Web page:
Children aged 12 and older may have to receive the COVID-19 vaccine before returning to school in California, the state’s top health official said Thursday.
While speaking at a news conference, Health and Human Services Secretary Mark Ghaly was asked about a potential statewide mandate for children returning to class. He said that no decision has been made yet for students but said officials are considering the move.
“That conversation is part of what we’re considering as a state, but no definitive action is being made at the moment,” Ghaly told reporters. “It’s been a long conversation about vaccines in schools and their role in protecting students. We of course are always looking at the data, understanding where there are opportunities to ensure California’s vulnerable—those who can be protected—are protected through vaccinations.”
Los Angeles County earlier this month voted to approve a resolution requiring vaccinations for children attending public schools. This week, the Oakland Unified School District in the Bay Area voted to require vaccinations.
Pfizer’s COVID-19 vaccine was authorized for emergency use in children aged 12 and older earlier this year. Pfizer and Moderna have recently submitted data in bids to try and recommend vaccines for kids under the age of 12.
Some studies have found that children have a very low risk of severe illness, death, or contracting long-term complications from COVID-19. Several weeks ago, researchers from the University of Liverpool, the University College of London, the University of York, and the University of Bristol released a paper that found that among 12 million children in the United Kingdom, only 25 died from COVID-19 directly.
A recent study, meanwhile, found that “long COVID,” or lingering symptoms from the virus, is less common among children than in adults. That paper, released in August, found that 4.4 percent of children who tested positive and showed symptoms had symptoms lasting four weeks or longer, while 1.8 percent had symptoms lasting longer than eight weeks.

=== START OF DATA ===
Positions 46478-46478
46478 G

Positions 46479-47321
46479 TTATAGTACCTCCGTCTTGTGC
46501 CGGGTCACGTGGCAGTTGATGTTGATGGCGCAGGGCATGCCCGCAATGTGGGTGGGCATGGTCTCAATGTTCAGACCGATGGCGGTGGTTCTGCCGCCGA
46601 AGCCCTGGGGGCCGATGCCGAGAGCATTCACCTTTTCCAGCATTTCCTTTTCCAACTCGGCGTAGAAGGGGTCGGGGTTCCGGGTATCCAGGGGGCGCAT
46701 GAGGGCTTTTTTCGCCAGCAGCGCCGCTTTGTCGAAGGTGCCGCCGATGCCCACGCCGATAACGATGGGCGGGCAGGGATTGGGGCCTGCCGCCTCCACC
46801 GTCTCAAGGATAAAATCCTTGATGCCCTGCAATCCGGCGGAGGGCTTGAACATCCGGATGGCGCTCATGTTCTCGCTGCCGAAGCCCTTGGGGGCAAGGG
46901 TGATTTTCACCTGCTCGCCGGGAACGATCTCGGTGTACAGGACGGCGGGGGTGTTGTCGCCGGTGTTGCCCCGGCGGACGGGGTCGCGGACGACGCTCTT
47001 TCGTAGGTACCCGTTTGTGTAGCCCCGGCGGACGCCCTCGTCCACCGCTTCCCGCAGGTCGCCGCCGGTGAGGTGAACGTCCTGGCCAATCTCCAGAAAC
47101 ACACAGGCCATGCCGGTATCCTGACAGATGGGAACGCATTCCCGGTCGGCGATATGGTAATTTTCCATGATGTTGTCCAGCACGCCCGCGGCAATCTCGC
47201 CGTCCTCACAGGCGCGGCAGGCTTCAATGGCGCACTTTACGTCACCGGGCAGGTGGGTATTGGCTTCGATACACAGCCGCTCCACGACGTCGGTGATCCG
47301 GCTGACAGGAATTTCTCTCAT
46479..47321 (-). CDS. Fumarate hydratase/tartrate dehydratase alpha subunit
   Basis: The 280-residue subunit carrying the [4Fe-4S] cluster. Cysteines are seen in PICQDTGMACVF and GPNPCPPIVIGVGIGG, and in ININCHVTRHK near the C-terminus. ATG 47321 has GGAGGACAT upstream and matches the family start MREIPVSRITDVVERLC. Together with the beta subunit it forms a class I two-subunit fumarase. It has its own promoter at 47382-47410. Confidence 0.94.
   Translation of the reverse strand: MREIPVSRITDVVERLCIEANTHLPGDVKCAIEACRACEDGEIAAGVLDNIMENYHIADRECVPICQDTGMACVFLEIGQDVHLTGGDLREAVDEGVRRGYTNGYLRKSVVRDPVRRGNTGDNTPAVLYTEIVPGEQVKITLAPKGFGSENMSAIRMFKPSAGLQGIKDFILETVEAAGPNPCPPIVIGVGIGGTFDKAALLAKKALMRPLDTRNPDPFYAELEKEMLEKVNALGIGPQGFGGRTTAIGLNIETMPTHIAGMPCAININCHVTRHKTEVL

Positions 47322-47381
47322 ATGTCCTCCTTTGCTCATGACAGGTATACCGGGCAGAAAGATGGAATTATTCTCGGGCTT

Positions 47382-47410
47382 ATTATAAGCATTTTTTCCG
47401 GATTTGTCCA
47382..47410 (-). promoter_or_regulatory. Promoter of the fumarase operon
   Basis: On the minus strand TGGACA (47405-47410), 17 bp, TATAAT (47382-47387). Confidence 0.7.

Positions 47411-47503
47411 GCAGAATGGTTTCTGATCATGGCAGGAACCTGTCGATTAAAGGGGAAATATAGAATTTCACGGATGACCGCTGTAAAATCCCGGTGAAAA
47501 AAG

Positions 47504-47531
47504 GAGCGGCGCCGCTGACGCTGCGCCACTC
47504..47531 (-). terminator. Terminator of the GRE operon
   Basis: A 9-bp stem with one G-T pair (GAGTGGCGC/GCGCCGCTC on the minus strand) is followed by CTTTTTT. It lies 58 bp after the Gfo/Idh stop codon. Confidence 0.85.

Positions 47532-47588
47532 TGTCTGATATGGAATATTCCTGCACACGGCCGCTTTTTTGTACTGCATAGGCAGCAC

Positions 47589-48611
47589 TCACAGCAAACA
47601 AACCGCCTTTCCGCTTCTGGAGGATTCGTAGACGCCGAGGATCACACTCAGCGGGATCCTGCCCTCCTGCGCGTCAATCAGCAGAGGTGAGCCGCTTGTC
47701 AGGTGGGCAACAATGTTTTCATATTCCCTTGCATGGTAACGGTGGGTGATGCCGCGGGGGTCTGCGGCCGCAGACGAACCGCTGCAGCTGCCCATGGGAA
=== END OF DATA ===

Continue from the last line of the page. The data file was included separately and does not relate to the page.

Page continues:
At the same time, several U.S. Centers for Disease Control and Prevention (CDC)-released studies have found that fully vaccinated people can transmit COVID-19. While in some countries that have a high vaccination rate, including Israel and Singapore, most new COVID-19 cases are among vaccinated individuals.
Earlier this month, Pfizer and partner BioNTech said that a lower dose of their COVID-19 vaccine is safe and triggered a robust immune system response in children as young as five years old, according to a news release. They said that the dose administered to young children was one-third that of the dose given to adults.
Health officials in the United States, Israel, and the vaccine manufacturers have said COVID-19 vaccines can prevent serious illness or hospitalization.
The CDC released a report that found the body mass index, used to determine whether someone is overweight or obese, among a sample of more than 400,000 American children had sharply increased during the pandemic.
According to the health agency’s Morbidity and Mortality Weekly Report, officials found that individuals between the ages of 2 to 19 saw their BMI “increase approximately doubled during the pandemic compared to a prepandemic period,” while continuing to say that “persons with prepandemic overweight or obesity and younger school-aged children experienced the largest increases.”